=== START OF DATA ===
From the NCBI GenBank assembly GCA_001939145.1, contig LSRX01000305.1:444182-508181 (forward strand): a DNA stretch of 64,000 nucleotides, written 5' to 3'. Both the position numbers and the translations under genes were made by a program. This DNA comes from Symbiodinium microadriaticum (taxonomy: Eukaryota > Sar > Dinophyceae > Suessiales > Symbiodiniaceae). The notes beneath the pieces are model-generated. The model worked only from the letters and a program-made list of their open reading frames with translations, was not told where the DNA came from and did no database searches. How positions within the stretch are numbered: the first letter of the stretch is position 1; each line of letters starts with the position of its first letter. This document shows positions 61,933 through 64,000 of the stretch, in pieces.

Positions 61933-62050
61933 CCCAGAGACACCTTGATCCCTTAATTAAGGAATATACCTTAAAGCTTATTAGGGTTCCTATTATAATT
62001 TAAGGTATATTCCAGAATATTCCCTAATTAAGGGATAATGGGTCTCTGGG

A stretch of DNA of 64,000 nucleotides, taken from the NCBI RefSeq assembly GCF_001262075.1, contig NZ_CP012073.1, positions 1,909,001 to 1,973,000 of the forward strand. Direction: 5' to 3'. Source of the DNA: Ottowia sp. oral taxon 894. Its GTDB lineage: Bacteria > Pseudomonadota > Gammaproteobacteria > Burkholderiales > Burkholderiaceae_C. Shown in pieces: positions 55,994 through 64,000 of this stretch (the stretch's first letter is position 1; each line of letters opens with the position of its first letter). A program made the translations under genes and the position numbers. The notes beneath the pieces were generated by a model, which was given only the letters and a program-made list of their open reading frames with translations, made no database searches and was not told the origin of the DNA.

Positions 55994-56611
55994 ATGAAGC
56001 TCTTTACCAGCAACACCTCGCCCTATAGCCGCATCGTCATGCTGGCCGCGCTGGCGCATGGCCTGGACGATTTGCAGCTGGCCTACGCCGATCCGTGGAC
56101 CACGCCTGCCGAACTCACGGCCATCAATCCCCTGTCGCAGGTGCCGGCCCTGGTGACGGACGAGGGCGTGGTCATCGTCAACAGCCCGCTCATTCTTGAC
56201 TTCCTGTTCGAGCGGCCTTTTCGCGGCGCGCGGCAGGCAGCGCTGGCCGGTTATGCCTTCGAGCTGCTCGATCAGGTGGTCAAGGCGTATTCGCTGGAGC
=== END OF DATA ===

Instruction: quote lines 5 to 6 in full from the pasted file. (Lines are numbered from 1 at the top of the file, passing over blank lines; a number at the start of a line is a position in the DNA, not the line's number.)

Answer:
A stretch of DNA of 64,000 nucleotides, taken from the NCBI RefSeq assembly GCF_001262075.1, contig NZ_CP012073.1, positions 1,909,001 to 1,973,000 of the forward strand. Direction: 5' to 3'. Source of the DNA: Ottowia sp. oral taxon 894. Its GTDB lineage: Bacteria > Pseudomonadota > Gammaproteobacteria > Burkholderiales > Burkholderiaceae_C. Shown in pieces: positions 55,994 through 64,000 of this stretch (the stretch's first letter is position 1; each line of letters opens with the position of its first letter). A program made the translations under genes and the position numbers. The notes beneath the pieces were generated by a model, which was given only the letters and a program-made list of their open reading frames with translations, made no database searches and was not told the origin of the DNA.

Positions 55994-56611